For as long as people have built houses, they’ve both left things in the walls and looked for secrets left behind. Sometimes the secrets the walls hold are sinister, unexplained, or just because of mother nature. Here are 10 weird things people have found in their walls.
Witches Bottles. Watford, England.
Hundreds of years ago, when fear of witches was real and widespread, people would plaster a talisman called a witches bottle into the walls or floor of their home. In Watford, during the demolition of a former pub, construction workers discovered one such bottle. Within in were human teeth, fish hooks, shards of glass, and an unidentified liquid that may have been urine. (x)
Hidden cameras. Sydney, Australia.
Anyone who has stayed in an Airbnb or shady hotel has experienced the “are there cameras here?” paranoia. Here’s a story to confirm all your worst fears. An Australian couple discovered recording equipment and cables in the walls of their home, leading to a shed owned by their millionaire landlord. In it was a leather recliner and wide-screen tv where he’d sit and watch recordings of their most private moments. (x)
Snakes. Rexburg, Idaho.
“It felt like we were living in Satan’s lair,” an apt description of a house where new homeowners, Ben and Amber Sessions once caught 43 snakes in a single day. There’s no way to rid the property of the snakes, as it sits on a snake lair. Non-poisonous garter snakes gather in the walls of the house to hibernate. The Sessions declared bankruptcy and now Chase Bank owns Satan’s lair. Seems fitting. (x)
Live missile. St. Francis, Wisconsin.
William Wittman, 70, was remodeling his bathroom when a demolished wall revealed a 20-inch missile. The previous owners’ son served in the Korean War and brought home war memorabilia. Wittman’s wife called local authorities, and the bomb squad collected and detonated the missile. (x)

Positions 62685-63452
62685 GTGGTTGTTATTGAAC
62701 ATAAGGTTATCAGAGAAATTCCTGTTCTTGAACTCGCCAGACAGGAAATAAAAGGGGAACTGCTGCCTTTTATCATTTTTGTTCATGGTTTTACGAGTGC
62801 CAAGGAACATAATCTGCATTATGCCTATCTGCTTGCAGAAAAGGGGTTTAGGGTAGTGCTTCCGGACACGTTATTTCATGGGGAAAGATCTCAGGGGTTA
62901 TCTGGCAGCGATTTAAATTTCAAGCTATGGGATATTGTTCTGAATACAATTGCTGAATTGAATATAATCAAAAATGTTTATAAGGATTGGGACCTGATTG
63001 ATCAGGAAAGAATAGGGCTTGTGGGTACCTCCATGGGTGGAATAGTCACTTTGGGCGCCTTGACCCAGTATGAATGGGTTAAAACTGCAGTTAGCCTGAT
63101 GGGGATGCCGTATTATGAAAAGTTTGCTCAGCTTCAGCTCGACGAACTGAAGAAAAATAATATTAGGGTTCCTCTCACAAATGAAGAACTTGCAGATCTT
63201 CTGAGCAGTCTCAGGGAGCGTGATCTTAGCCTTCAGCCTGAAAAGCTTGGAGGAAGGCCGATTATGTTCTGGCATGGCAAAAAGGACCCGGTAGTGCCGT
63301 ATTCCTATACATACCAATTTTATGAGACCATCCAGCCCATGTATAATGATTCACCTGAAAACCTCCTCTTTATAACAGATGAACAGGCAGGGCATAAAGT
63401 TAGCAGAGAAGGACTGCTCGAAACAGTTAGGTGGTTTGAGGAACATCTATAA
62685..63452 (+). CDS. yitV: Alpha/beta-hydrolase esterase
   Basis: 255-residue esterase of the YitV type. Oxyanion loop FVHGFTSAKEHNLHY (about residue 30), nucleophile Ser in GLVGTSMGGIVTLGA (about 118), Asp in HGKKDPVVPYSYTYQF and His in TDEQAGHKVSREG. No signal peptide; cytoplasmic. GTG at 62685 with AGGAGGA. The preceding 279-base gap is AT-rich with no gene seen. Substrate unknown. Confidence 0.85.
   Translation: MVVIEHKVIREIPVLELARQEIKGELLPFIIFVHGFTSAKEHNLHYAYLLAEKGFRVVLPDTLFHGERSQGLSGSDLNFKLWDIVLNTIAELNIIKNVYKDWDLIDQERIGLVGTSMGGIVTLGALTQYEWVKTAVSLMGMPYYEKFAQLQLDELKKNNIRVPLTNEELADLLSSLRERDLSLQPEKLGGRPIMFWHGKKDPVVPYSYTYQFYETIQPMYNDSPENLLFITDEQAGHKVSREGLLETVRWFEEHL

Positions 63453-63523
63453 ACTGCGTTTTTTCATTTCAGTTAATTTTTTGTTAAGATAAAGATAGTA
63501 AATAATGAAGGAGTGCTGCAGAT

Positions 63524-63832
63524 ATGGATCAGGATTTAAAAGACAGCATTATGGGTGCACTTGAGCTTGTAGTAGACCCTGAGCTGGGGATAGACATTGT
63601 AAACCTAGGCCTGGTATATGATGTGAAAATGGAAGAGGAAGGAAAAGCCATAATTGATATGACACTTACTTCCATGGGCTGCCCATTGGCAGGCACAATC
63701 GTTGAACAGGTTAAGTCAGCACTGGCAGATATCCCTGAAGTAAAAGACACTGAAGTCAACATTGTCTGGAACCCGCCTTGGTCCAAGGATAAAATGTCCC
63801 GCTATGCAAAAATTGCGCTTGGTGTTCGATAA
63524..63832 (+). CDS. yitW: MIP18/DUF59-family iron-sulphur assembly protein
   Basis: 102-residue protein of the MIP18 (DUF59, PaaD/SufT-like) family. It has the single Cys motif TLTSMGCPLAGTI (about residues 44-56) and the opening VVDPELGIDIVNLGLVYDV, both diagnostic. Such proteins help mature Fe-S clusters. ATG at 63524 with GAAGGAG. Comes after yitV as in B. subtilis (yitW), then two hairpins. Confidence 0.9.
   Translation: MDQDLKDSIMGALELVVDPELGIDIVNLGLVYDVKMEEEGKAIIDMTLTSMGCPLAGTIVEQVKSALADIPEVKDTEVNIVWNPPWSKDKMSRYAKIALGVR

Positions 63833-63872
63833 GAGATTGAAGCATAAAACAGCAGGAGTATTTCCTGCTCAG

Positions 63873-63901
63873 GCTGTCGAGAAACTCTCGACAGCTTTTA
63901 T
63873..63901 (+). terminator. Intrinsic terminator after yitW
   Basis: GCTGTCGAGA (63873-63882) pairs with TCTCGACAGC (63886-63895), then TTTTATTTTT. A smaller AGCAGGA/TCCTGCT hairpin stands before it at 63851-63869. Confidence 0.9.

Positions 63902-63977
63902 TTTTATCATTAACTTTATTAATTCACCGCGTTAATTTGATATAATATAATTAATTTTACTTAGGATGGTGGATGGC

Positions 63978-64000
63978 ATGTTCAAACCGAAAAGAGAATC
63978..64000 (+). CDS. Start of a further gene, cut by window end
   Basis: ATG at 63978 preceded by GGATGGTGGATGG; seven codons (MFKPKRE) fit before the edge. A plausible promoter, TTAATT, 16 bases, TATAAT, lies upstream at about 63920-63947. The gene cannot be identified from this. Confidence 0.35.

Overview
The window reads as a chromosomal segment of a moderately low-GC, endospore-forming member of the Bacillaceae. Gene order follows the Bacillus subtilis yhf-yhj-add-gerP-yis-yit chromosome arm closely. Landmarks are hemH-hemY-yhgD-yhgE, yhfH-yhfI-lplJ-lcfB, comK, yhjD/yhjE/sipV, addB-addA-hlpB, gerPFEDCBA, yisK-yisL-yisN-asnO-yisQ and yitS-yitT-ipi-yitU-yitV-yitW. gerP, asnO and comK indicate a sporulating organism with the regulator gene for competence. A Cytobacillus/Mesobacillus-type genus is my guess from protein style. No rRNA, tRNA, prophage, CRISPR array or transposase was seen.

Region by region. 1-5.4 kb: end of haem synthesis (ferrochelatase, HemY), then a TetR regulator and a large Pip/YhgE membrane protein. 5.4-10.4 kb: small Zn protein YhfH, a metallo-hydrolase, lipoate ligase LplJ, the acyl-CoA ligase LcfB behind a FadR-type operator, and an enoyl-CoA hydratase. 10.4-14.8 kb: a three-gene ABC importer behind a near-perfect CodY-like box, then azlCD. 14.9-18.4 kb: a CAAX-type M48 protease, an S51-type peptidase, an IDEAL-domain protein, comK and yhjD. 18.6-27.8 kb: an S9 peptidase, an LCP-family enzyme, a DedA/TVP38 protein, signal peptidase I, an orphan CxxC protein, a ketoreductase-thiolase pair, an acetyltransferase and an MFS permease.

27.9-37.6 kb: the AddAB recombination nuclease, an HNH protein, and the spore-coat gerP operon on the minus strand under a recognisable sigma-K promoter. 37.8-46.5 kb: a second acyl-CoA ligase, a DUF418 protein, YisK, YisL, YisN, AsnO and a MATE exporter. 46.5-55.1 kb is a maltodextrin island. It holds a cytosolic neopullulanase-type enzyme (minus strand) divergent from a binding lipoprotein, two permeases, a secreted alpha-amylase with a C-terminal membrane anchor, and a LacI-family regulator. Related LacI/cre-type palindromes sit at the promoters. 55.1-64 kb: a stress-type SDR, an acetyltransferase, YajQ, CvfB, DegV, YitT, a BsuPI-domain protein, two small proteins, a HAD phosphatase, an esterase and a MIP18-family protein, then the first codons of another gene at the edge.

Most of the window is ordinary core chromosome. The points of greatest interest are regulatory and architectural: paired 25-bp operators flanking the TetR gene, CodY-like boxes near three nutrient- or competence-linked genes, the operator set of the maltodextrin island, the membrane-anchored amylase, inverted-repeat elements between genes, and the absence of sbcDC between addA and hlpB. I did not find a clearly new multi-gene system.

Ouija board. England.
Workmen removed a heating vent in a home somewhere in England (the exact location in unknown), and discovered a 100-year-old Ouija board in the wall, positioned upside down. Whether it was used to patch a leaky vent, or to appease an angry poltergeist is a secret that remained hidden in the wall. (x)
Priceless Painting. Sandgate, Vermont.
Divorces can become bitter and petty, and spouses hiding assets from each other is nothing new. But with one Vermont family, the subterfuge revealed the husband’s undeniable talent when he recreated a Norman Rockwell painting and hid the original in the family’s wall. (x)
Bees. Granada, Spain.
Remarkably, this isn’t the only story about bees forming hives in the walls of homes. With the future survival of bees under threat, beekeepers can make a living rescuing these wall dwellers. A bee rescuer came to the home and discovered a massive hive of 80,000 bees. He surmised the hive grew so large because of the number of flowers in the area and high temperatures. (x)
King Henry IV’s Head. France.
During the French Revolution, revolutionaries ransacked and looted the graves of monarchs. During the tumultuous times, the head of King Henry IV separated from his body. Almost 300 years later, a French man thought he found the mummified head in a wall in his attic. At first scientists agreed, but with further research it seems impossible to prove with 100% certainty to whom the head belongs. (x)
Bats. Fredericksburg, Virginia.
The flying mammals can fit into a space as small at half of an inch, so once they move into a home, they’re difficult to remove. When the Bocka family heard scratching and growling in their walls they investigated to find thousands of bats. A pest-control expert removed them from the property, and they moved into the home of the next-door neighbor. (x)
Best find ever. Phoenix, ARIZONA.
Homeowners Edie and Angie discovered a safe during a kitchen remodel. Within it, $50,000, a bottle of bourbon, and some tokens from the past, including a bingo card, a photograph of a tree, and the book A Guide for the Perplexed. Basically, the best find ever. But it took less than a week for the story to unravel. Chive co-founder John Resig admitted to staging the find, for no purpose than his own amusement. (x)